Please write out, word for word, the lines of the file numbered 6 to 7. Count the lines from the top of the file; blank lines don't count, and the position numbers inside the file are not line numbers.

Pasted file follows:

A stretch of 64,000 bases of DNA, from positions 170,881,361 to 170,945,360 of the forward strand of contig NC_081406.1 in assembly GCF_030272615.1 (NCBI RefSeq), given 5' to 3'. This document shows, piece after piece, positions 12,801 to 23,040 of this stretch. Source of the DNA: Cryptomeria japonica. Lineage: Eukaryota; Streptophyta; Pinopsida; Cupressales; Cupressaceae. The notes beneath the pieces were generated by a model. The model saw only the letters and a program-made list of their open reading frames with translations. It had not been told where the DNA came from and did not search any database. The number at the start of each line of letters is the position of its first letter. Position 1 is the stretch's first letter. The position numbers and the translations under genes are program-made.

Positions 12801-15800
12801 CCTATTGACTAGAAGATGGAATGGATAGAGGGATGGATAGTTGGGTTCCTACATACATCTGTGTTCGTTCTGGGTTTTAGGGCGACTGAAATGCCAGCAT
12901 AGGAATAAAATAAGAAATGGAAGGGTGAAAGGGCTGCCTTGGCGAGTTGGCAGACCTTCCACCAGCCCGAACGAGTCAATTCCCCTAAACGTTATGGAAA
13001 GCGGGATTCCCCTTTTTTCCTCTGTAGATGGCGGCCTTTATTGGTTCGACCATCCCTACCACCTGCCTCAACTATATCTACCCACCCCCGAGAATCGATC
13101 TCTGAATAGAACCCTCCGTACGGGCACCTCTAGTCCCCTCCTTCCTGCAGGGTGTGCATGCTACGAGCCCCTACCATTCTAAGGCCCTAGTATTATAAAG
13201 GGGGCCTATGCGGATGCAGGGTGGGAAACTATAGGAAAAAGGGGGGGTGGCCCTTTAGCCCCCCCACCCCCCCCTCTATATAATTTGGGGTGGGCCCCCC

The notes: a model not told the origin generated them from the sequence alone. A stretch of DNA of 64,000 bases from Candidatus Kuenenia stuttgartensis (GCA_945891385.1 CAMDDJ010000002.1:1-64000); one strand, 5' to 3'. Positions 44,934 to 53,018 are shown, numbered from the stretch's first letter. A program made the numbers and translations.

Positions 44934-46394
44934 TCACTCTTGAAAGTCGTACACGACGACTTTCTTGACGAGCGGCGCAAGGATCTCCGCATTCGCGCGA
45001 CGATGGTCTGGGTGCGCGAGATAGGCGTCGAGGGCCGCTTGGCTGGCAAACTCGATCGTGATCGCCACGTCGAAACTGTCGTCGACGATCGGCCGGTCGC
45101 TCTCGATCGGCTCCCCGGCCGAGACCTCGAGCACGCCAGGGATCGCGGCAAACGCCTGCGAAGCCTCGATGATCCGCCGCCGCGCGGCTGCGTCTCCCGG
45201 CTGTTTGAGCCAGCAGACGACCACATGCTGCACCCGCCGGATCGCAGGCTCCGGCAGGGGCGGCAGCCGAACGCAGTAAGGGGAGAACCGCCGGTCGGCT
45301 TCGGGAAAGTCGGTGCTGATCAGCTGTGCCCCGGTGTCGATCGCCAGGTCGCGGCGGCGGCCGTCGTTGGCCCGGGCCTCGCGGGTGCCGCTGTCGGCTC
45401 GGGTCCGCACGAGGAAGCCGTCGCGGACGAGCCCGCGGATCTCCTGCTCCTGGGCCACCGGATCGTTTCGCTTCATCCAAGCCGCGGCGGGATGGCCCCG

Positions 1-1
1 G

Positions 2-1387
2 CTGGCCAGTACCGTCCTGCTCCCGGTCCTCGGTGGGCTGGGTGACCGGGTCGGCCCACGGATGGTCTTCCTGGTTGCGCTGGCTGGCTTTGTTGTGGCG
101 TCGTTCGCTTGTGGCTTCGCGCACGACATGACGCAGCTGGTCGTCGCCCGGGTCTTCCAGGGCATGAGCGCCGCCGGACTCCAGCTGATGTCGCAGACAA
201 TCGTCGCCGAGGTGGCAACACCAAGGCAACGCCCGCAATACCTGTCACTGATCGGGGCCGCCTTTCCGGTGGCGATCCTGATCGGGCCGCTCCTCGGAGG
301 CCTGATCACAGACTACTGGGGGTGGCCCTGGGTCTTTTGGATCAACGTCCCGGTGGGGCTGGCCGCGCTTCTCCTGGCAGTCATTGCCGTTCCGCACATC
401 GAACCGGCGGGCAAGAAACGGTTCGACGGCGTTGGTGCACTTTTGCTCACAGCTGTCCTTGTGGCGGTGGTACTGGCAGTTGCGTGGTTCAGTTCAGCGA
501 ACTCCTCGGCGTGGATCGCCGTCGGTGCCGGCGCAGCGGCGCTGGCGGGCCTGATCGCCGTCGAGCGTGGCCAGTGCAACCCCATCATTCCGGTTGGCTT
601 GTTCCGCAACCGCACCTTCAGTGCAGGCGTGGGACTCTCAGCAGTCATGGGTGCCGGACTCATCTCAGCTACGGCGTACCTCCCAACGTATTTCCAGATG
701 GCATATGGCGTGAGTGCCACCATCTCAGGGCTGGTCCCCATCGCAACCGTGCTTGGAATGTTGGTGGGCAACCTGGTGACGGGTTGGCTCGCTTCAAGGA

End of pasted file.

13101 TCTGAATAGAACCCTCCGTACGGGCACCTCTAGTCCCCTCCTTCCTGCAGGGTGTGCATGCTACGAGCCCCTACCATTCTAAGGCCCTAGTATTATAAAG
13201 GGGGCCTATGCGGATGCAGGGTGGGAAACTATAGGAAAAAGGGGGGGTGGCCCTTTAGCCCCCCCACCCCCCCCTCTATATAATTTGGGGTGGGCCCCCC